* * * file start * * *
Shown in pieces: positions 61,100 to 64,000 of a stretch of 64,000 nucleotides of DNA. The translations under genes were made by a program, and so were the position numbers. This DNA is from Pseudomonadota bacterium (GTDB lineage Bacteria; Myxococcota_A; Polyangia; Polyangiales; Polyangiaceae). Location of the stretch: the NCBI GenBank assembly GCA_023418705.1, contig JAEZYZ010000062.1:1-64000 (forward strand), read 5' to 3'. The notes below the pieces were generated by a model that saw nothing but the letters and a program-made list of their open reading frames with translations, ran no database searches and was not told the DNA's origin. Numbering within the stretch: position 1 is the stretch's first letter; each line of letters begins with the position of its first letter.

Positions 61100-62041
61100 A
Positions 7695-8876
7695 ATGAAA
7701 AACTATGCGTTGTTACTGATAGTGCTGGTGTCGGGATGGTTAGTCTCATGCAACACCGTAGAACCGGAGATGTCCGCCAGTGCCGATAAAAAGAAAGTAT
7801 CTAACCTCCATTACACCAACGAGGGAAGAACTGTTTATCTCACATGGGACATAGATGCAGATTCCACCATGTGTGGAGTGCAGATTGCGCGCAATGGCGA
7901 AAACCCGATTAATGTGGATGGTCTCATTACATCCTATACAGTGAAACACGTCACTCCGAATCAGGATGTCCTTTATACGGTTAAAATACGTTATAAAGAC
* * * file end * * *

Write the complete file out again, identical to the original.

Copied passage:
Shown in pieces: positions 61,100 to 64,000 of a stretch of 64,000 nucleotides of DNA. The translations under genes were made by a program, and so were the position numbers. This DNA is from Pseudomonadota bacterium (GTDB lineage Bacteria; Myxococcota_A; Polyangia; Polyangiales; Polyangiaceae). Location of the stretch: the NCBI GenBank assembly GCA_023418705.1, contig JAEZYZ010000062.1:1-64000 (forward strand), read 5' to 3'. The notes below the pieces were generated by a model that saw nothing but the letters and a program-made list of their open reading frames with translations, ran no database searches and was not told the DNA's origin. Numbering within the stretch: position 1 is the stretch's first letter; each line of letters begins with the position of its first letter.

Positions 61100-62041
61100 A
Positions 7695-8876
7695 ATGAAA
7701 AACTATGCGTTGTTACTGATAGTGCTGGTGTCGGGATGGTTAGTCTCATGCAACACCGTAGAACCGGAGATGTCCGCCAGTGCCGATAAAAAGAAAGTAT
7801 CTAACCTCCATTACACCAACGAGGGAAGAACTGTTTATCTCACATGGGACATAGATGCAGATTCCACCATGTGTGGAGTGCAGATTGCGCGCAATGGCGA
7901 AAACCCGATTAATGTGGATGGTCTCATTACATCCTATACAGTGAAACACGTCACTCCGAATCAGGATGTCCTTTATACGGTTAAAATACGTTATAAAGAC